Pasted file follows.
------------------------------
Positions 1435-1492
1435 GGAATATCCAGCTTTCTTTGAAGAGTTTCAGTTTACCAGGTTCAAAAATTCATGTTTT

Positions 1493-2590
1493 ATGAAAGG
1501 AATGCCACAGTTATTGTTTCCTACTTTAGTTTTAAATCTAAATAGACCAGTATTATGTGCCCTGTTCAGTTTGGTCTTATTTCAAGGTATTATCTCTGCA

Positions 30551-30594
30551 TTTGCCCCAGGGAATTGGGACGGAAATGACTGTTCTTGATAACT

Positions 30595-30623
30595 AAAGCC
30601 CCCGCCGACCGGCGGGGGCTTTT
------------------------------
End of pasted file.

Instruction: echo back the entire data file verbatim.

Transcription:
Positions 1435-1492
1435 GGAATATCCAGCTTTCTTTGAAGAGTTTCAGTTTACCAGGTTCAAAAATTCATGTTTT

Positions 1493-2590
1493 ATGAAAGG
1501 AATGCCACAGTTATTGTTTCCTACTTTAGTTTTAAATCTAAATAGACCAGTATTATGTGCCCTGTTCAGTTTGGTCTTATTTCAAGGTATTATCTCTGCA

Positions 30551-30594
30551 TTTGCCCCAGGGAATTGGGACGGAAATGACTGTTCTTGATAACT

Positions 30595-30623
30595 AAAGCC
30601 CCCGCCGACCGGCGGGGGCTTTT